What is a free radical

As radical denotes atoms or molecules with at least one unpaired electron, which are usually particularly reactive. Radicals are represented with a 'point', e.g. B. Nitric oxide (NO), which symbolizes the free electron. If a radical contains several unpaired electrons, one speaks of Diradical (also Biradical), Tri-radical etc.

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Radicals play an important role in certain oxidation processes, in polymerizations and in some substitution reactions. Radicals from halogen molecules (e.g. chlorine, Cl-Cl) or di-tert.Obtain butyl peroxide by exposure to UV light.

Well-known examples

  • Dioxygen O2 - the oxygen molecule contains two unpaired electrons (biradical O-O; the Lewis formula O = O is incorrect) and is formed as a paramagnetic triplet in the magnetic field. However, the reactivity of this biradical is limited because the two unpaired electrons occur in different orbitals and do not have the same parallel spin (see also Pauli principle)
  • Nitric oxide NO - a molecule recognized as a messenger substance with an unpaired electron
  • Hydroxyl radicalOH - the most reactive and most important radical in the atmosphere (important for breaking down air pollutants)
  • Chlorine radicals Cl- are released from chlorofluorocarbons through exposure to light and are involved in the destruction of the ozone layer


Radicals arise in the body through overloading the combustion processes in mitochondria or through extreme external influences:

Radicals can enter the body when one of the above external influences breaks down molecules in the body into free radicals. Direct exposure to extreme heat is unimportant here because the other damage caused by fire is much greater. Radicals enter the body from eating or drinking food that has been exposed to ionizing radiation or from inhaling cigarette smoke. But some types of lymphocytes also produce radicals for defense against germs.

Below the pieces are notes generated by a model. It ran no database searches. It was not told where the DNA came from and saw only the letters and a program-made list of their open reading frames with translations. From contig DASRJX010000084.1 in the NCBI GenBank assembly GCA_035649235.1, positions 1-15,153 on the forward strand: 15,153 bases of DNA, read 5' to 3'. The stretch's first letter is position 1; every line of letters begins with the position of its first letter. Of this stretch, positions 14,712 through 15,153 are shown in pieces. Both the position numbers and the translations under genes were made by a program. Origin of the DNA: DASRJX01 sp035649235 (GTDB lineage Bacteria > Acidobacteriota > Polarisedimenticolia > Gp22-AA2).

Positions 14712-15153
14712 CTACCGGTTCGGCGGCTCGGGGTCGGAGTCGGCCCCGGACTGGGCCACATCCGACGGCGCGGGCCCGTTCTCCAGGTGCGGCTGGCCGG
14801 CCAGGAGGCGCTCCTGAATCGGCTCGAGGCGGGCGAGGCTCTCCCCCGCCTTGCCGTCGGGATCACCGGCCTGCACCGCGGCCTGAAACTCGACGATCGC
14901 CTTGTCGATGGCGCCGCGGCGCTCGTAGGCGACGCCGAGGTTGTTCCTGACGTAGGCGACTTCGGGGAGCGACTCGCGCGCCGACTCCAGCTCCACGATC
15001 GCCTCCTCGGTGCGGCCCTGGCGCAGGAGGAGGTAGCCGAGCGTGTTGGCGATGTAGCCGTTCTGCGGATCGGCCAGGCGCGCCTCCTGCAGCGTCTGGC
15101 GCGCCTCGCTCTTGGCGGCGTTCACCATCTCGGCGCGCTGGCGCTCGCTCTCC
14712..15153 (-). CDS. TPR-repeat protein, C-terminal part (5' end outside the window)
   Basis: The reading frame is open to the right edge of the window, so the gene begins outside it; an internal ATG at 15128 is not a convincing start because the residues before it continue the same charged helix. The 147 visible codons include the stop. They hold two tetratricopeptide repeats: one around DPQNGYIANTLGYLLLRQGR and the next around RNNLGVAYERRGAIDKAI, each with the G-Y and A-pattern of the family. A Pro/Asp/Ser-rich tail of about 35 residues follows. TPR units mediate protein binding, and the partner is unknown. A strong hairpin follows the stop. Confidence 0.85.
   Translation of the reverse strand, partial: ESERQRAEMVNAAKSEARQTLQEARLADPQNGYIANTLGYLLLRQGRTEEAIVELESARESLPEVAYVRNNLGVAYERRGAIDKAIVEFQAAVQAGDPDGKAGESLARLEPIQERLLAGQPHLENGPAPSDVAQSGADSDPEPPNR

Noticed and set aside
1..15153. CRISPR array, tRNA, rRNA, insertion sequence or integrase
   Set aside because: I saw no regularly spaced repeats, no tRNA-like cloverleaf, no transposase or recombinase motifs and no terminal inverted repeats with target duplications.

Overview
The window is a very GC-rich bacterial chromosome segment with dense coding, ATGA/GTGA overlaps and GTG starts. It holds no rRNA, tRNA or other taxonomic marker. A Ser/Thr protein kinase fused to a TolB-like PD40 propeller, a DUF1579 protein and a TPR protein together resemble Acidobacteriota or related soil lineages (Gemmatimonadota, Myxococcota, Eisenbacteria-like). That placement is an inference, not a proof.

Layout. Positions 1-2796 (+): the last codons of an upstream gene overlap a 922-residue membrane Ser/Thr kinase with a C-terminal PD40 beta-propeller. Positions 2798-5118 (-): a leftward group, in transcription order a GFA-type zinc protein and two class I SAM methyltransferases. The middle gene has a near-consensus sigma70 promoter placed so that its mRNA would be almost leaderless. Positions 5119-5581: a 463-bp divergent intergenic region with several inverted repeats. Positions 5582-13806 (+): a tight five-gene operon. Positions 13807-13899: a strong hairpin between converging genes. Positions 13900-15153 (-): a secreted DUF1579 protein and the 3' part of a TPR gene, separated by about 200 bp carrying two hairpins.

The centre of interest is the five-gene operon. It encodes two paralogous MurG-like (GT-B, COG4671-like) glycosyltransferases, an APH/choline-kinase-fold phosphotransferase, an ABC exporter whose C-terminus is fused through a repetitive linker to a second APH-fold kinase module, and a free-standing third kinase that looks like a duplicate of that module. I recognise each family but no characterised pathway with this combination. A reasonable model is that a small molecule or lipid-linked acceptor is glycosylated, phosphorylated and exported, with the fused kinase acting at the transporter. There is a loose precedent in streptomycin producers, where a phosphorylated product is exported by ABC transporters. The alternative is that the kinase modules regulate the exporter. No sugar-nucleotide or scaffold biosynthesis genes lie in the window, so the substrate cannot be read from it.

Radicals in Biology

Radicals, such as reactive oxygen species, play an important role in a large number of biological processes, but can also cause cell damage, which among other things can contribute to the development of cancer. The oxidation of various substances mediated by free radicals is also ascribed an important role in the development of arteriosclerosis, Alzheimer's disease, liver damage from alcohol and pulmonary emphysema from cigarette smoke. Among the intracellular signaling pathways that are activated by free radicals, the NF-κB signaling pathway is one of the most important.

Since protection against the effects of radicals is vital, the body has effective defense and repair mechanisms in the form of enzymes, hormones or other classes of substances that minimize damage. Antioxidants such as epigallocatechin gallate, superoxide dismutase, glutathione peroxidase, vitamin A, vitamin C, vitamin E, coenzyme Q10 and anthocyanins are involved in these defense mechanisms. Bilirubin and uric acid are also said to be able to neutralize certain free radicals. The hormone melatonin is also considered a radical scavenger against oxidative stress. The strongest known anti-oxidant, the hydride ion H-, plays an important role e.g. in the citric acid cycle and in many redox reactions of the metabolism.

Radicals play a role in the so-called “wear and tear” theories of the aging processes in the body, so that active substances against oxidative stress are being discussed as agents against aging. It is known that the cells of birds are far better able to withstand free radicals. In this context, however, it has also been shown that radicals are necessary to increase the body's defense capacity against free radicals; this process is called mitohormesis and is prevented by antioxidants, as recently shown by Michael Ristow and co-workers.

Historical meaning

When the theory prevailed at the beginning of the 19th century that all matter is made up of atoms (see John Dalton), the term was used by important chemists such as Lavoisier and Wöhler radical used to designate polyatomic molecules that behaved like single atoms in chemical reactions.[1] For example, the cyanate ion, which is made up of three atoms, often behaves like a chloride ion. On the other hand, an ammonium ion made up of five atoms often behaves like an ion of an alkali metal. This is why cyanate and ammonium ions, for example, were called radicals. See also:Radical theory.


  • Christoph Rüchardt: Radical. A chemical theory in a historical perspective. In: Meeting reports of the Heidelberg Academy of Sciences, Mathematical and Natural Science Class, year 1992, pp. 319–345 (full text)


  1. John Buckingham: Chasing the molecule. Stroud: Sutton, 2004., ISBN 0-7509-3345-3

Category: Chemical Bond